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Elections Division says Oregon's electoral process is secure

Elections Director Steve Trout and U.S. Attorney Billy Williams tout government partnerships protecting voters rights.

OREGON CAPITAL BUREAU: SAM STITES - U.S. Attorney Billy Williams (center) addresses the media regarding cyber and disinformation threats to the security of Oregon's electoral process during a press conference at the Oregon Capitol Tuesday, Feb. 4. Steve Trout (right), Oregon Elections Division Director, and Renn Cannon (left) FBI Portland division special agent in charge, also spoke on how government partnerships are protecting the integrity of Oregon's elections system.Oregon's top elections official wants voters to know Oregon is doing everything possible to ensure election security by working with county and federal agencies.

"There was some polling that took place a couple weeks ago that said 43% of the public don't think elections administrators are doing anything to secure our elections," said Steve Trout, the secretary of state's elections director. "That's the farthest thing from the truth."

PMG/EO MEDIA/SRTrout talked about Oregon's election security at a news conference in Salem on Tuesday, Feb. 4, with U.S. Attorney Billy Williams and Renn Cannon, Oregon FBI special agent in charge. They reviewed the work of Oregon's Threat Information Gathering and Elections Resources, started a year ago to secure the state's elections.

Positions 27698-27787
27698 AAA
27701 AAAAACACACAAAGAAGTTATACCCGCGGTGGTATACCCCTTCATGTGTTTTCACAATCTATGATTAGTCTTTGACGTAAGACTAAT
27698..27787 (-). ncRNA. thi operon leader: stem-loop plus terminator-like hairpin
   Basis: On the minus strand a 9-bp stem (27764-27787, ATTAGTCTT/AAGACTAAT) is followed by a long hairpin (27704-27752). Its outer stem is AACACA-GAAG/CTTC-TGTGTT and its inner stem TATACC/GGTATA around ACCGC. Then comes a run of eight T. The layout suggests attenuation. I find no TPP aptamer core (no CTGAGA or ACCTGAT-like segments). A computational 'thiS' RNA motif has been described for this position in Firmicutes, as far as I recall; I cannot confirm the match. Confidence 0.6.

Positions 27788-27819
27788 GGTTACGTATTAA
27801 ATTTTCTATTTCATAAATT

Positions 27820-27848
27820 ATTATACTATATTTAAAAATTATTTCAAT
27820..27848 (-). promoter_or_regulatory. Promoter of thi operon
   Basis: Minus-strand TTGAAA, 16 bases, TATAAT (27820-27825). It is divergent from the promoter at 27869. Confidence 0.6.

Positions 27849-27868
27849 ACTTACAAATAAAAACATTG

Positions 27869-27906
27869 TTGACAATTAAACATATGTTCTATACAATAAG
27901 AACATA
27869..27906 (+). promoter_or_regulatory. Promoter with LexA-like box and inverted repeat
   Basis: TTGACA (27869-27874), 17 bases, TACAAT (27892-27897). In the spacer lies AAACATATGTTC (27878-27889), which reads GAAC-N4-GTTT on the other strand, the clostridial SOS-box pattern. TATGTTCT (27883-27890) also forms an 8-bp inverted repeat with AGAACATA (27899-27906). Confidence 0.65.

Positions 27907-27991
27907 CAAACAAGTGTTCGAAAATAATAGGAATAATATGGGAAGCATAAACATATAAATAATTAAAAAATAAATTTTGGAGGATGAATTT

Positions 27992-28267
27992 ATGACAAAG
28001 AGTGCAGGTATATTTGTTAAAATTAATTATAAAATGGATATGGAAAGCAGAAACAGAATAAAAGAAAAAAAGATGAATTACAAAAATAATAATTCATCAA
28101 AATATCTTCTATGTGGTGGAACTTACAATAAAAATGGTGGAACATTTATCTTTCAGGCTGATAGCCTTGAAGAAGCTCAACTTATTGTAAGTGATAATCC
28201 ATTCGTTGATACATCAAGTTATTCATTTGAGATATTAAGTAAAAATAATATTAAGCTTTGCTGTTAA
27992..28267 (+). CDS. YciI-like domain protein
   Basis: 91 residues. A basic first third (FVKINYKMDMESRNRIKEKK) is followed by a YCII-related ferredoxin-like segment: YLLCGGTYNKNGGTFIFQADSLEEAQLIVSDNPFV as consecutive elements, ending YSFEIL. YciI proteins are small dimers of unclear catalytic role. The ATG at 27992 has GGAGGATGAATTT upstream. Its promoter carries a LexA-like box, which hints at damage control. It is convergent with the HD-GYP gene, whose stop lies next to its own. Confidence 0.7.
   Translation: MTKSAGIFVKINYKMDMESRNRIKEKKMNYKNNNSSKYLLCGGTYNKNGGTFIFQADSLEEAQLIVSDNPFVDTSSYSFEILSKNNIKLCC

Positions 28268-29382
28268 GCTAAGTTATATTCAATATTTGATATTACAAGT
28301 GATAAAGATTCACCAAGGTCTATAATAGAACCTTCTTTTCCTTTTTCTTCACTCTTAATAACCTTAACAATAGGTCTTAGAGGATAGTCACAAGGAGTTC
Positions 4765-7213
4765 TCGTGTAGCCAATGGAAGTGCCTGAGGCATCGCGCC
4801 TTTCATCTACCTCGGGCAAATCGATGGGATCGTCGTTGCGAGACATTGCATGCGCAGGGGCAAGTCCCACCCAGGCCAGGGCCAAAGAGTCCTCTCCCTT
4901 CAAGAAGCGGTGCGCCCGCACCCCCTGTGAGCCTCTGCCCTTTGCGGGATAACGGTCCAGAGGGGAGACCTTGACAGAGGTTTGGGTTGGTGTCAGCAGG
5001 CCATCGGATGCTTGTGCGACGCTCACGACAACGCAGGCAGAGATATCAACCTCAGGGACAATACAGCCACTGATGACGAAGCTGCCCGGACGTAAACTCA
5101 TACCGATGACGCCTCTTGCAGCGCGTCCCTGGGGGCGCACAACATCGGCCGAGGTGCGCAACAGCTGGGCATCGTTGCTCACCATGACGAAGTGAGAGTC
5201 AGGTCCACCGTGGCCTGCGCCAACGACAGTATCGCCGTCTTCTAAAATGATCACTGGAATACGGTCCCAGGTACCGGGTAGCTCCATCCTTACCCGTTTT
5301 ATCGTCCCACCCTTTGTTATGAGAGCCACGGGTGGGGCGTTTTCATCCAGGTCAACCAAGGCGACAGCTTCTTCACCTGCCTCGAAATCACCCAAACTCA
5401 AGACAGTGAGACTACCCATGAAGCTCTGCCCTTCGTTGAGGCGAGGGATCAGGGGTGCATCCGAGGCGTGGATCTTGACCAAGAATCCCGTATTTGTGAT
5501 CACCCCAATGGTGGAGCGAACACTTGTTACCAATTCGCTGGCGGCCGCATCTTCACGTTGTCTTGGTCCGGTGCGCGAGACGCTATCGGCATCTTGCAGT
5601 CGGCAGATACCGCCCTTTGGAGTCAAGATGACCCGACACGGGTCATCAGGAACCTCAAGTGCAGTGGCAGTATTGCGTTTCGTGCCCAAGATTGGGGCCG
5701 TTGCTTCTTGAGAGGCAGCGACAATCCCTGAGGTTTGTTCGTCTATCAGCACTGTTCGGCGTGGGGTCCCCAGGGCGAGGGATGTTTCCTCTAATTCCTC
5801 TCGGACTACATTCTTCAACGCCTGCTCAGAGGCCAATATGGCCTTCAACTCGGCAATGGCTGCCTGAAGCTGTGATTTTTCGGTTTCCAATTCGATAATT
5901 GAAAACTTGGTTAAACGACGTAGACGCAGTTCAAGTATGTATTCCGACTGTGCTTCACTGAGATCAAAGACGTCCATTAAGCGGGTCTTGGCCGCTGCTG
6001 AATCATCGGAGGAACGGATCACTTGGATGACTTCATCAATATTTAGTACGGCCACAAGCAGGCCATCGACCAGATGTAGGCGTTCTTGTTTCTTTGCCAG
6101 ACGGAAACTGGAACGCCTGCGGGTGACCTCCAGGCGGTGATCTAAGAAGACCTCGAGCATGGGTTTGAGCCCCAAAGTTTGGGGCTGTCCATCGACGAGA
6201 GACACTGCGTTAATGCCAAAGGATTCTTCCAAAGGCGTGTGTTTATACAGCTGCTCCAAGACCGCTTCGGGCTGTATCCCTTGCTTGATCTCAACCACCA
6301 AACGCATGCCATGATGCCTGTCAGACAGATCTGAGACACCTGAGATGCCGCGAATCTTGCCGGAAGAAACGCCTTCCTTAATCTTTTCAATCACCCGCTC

Election security has become a white-hot political topic in the wake of Iowa's caucus process in the nation's first presidential primary. Results ordinarily announced after the caucuses on Monday night were delayed because of counting issues. There was no initial indication of hacking or other intrusions, authorities said.

According to Cannon, there is a growing sophistication of cyber threats such as ransomware attacks like that of the recent breach on Tillamook County's web systems. That left county officials without information technology for nearly two weeks while authorities negotiate with the attackers. Trout said the attack didn't affect voter registration systems or databases in Tillamook County because of quick action to deactivate the connection to the statewide system.

PMG FILE PHOTO - State and federal elections officials told reporters Tuesday, Feb. 4, that they were working to keep Oregon's elections secure. Such successes have Trout, Cannon and Williams feeling confident the state's elections system is secure. Trout couldn't point to new threats to Oregon's electoral process that have emerged since the 2018 election. Instead, he said, one of the most acute dangers for voters in 2020 is misinformation.

"It also falls upon all of us individually as informed voters to be able to help make sure our elections are secure. We have to protect our democracy by not falling for misinformation or disinformation, looking at the facts and asking questions," he said.

The briefing preceded a symposium scheduled for Wednesday, Feb. 5, in Salem where county elections officials and candidates can learn about cyber threats and how to combat disinformation on social media.

"I can't think of a more valuable, more meaningful right than that of being able as a citizen of this country and this state to vote," Williams said. "So that's why what we do is so important. We're all very excited about the symposium tomorrow evening, and what those in attendance are going to learn from the experts who will be speaking."